Discrepancy between pregnancy dating methods – correlates and outcomes
    Available from: 2018-03-13 Created: 2018-03-13 Last updated: 2018-07-25Bibliographically approved
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  • 2.
    Kullinger, Merit
    et al.
    Uppsala University, Disciplinary Domain of Medicine and Pharmacy, Faculty of Medicine, Department of Women's and Children's Health, Research group (Dept. of women´s and children´s health), Obstetrics and Reproductive Health Research. Uppsala University, Disciplinary Domain of Medicine and Pharmacy, Medicinska och farmaceutiska vetenskapsområdet, centrumbildningar mm, Centre for Clinical Research, County of Västmanland.
    Granfors, Michaela
    Department of Medicine, Solna, Clinical Epidemiology Unit, Karolinska Institutet, Stockholm, Sweden; Department of Clinical Science, Karolinska Institutet, Danderyd Hospital, Stockholm, Sweden.
    Kieler, Helle
    Department of Medicine, Solna; Centre for Pharmacoepidemiology, Karolinska Institutet, Stockholm, Sweden.
    Skalkidou, Alkistis
    Uppsala University, Disciplinary Domain of Medicine and Pharmacy, Faculty of Medicine, Department of Women's and Children's Health, Research group (Dept. of women´s and children´s health), Obstetrics and Reproductive Health Research.
    Adherence to Swedish national pregnancy dating guidelines and management of discrepancies between pregnancy dating methods: a survey study2019In: Reproductive Health, ISSN 1742-4755, E-ISSN 1742-4755, Vol. 16, article id 95Article in journal (Refereed)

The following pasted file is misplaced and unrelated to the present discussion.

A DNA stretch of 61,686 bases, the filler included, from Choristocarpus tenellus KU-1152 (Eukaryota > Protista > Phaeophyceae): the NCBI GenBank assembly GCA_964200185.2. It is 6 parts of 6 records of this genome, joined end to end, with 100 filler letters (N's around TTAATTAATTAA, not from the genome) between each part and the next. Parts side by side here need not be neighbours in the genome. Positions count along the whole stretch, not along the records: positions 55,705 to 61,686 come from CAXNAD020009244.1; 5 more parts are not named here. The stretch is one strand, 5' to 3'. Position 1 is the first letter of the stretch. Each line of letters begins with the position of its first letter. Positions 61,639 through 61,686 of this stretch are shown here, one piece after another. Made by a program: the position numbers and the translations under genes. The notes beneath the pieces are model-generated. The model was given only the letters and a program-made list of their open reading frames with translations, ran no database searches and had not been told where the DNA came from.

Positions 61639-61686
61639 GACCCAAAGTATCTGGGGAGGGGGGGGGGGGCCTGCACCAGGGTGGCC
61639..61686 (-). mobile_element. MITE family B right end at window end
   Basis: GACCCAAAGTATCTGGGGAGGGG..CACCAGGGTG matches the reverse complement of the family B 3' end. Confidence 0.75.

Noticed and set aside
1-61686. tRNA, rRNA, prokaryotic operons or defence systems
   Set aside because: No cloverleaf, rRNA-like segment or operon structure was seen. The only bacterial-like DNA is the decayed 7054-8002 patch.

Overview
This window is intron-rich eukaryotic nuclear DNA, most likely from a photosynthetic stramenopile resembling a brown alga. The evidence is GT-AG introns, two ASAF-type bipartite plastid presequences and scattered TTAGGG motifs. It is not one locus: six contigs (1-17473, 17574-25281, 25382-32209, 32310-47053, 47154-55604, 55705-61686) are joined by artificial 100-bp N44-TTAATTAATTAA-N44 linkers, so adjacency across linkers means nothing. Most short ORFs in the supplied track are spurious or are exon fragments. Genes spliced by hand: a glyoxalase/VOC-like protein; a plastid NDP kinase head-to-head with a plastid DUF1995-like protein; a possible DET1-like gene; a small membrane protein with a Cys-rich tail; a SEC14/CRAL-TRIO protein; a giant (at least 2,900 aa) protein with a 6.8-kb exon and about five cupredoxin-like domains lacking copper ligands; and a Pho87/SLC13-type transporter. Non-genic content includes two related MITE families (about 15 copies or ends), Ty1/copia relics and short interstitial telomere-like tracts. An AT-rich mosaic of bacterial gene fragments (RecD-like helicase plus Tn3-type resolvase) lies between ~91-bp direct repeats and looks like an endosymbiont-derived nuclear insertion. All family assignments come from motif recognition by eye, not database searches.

Abstract [en]

    Background. Swedish national guidelines for pregnancy dating were published in 2010. Follow-up is needed to assess adherence and to identify whether any clinical topics are not covered in the guidelines.

    Methods. All units in Sweden that performed ultrasound-based pregnancy dating were asked to complete a web-based questionnaire comprising multiple-response questions and commentary fields. Information was collected regarding baseline information, current and previous clinical practice, and management of discrepancies between last-menstrual-period- and ultrasound-based methods for pregnancy dating.

    Results. The response rate was 88% (38/43 units). Half of the units offered first-trimester ultrasound to all pregnant women. However, contrary to the guidelines, the crown–rump length was not used for ultrasound-based pregnancy dating in most units. Ultrasound-based pregnancy dating was performed only if the biparietal diameter was between 21 and 55 mm. The methods for management of discrepancies between methods for pregnancy dating varied widely.

    Conclusions. The units reported high adherence to national guidelines, except for early pregnancy dating, for which many units followed unwritten or informal guidelines. The management of discrepancies between last-menstrual-period-based and ultrasound-based estimated day of delivery varied widely. These findings emphasize the need for regular updating of national written guidelines and efforts to improve their implementation in all units.

    Download full text (pdf)
    fulltext
  • 3.
    Kullinger, Merit
    et al.